You can always rebuild brick and mortar however once your virtual operations are compromised, there is nothing you can do to bring it back.

Initiating the Process for Business Continuity

Business Continuity is the umbrella which sits on top of Disaster Recovery. Recovering lost data or assets is simply a part of business continuance.

Depending on how your organization is set up and structured, you or your clients need to have real-time access to specific bits of data so that business can be continued.

If you run a company where your major interaction with your customers is through a website interface, then it would serve you well if you were mirroring that website in a secondary location, whereby customers trying to resolve the DNS of one server, can be redirected to another. In case you cluster the application so that you are able to make that switch. Clustering will also help you to reroute your data through an alternate node should an unplanned incident happen on the node outside your organizational premises. This is something which helps you to become more fault tolerant regardless of the fact that the solution you might be running isn't a high availability solution. So if PTCL gets a cable fault, at least you can still be running your operation.

It is also important to have role-based recovery in place, rather than specify one, single individual who will be responsible for a specific task in the time when the crisis is hot. Different people react differently in the time of crisis and you don't want to have to put someone in a place he or she can't handle. Rather, put the position or job description to manage the recovery.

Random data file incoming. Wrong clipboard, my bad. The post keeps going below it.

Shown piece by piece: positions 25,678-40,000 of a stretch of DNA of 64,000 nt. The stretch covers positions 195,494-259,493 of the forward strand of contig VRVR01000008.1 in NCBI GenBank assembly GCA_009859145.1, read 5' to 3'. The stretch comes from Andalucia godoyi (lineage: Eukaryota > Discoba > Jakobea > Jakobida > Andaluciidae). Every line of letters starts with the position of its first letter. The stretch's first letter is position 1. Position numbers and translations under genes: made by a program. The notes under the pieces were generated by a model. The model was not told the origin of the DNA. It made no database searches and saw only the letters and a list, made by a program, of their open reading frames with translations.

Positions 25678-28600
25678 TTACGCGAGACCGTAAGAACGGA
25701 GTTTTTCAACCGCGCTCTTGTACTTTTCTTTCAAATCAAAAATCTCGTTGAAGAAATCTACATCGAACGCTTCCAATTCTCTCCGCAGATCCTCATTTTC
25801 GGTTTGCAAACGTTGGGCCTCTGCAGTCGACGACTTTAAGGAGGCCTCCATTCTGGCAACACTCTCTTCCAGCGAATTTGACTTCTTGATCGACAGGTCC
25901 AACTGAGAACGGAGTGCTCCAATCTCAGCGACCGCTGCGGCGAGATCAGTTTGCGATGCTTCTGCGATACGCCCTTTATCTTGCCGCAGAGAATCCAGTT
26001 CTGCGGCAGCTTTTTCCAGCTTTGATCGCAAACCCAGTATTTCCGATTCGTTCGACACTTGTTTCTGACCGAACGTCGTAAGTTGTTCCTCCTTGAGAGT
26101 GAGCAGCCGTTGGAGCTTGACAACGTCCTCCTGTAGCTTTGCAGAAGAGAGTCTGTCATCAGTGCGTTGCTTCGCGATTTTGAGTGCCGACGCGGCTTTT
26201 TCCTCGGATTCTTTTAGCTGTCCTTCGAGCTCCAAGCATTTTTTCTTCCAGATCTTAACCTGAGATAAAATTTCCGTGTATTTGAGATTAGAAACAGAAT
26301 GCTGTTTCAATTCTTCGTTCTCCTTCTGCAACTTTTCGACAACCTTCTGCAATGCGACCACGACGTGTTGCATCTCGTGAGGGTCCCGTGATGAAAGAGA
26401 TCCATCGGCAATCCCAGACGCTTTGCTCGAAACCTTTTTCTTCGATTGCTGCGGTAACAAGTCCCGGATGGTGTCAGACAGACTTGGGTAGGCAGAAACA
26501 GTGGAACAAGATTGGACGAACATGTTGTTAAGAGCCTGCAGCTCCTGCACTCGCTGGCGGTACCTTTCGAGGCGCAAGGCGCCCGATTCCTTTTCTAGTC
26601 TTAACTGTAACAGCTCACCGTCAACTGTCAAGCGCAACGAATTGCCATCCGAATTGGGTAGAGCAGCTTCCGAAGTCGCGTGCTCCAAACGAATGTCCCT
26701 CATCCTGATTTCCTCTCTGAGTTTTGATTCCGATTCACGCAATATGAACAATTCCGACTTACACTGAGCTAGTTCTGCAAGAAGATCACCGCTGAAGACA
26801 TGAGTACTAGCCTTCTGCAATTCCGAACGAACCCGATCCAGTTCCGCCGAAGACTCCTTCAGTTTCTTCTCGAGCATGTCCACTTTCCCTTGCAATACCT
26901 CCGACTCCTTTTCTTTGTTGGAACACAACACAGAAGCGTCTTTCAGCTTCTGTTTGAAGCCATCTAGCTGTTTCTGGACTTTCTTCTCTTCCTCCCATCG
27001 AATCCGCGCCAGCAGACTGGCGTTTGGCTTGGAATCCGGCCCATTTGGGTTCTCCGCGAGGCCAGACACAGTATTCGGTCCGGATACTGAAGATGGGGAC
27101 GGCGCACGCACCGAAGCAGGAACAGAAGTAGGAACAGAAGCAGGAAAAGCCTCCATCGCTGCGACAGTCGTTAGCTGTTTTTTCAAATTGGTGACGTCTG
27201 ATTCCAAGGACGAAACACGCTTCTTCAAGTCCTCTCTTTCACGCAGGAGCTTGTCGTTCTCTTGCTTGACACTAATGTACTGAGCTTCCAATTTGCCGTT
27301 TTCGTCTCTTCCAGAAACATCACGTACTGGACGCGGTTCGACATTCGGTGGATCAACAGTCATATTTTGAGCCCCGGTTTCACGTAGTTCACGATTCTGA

Want to compare storage products? View our IT Product Guides now.Here are some of the standard backup measures which you may want to keep in mind:

— Backups made to tape or high capacity, highly available media and sent off-site at regular intervals (preferably daily)

— Backups made to disk on-site and automatically copied to off-site disk, or made directly to off-site disk

— Replication of data to an off-site location, which over comes the need to restore the data (only the systems then need to be restored or synced). This generally makes use of Storage Area Network (SAN) technology

— High availability systems which keep both the data and system replicated off-site, enabling continuous access to systems and data

In many cases, an organization may elect to use an outsourced disaster recovery provider to provide a stand-by site and systems rather than using their own remote facilities.

In addition to preparing for the need to recover systems, organizations must also implement precautionary measures with an objective of preventing a disaster situation in the first place. These may include some of the following:

— Uninterruptible Power Supply (UPS) and/or Backup Generator to keep systems going in the event of a power failure. Have appropriate fire prevention and anti-virus tools in place.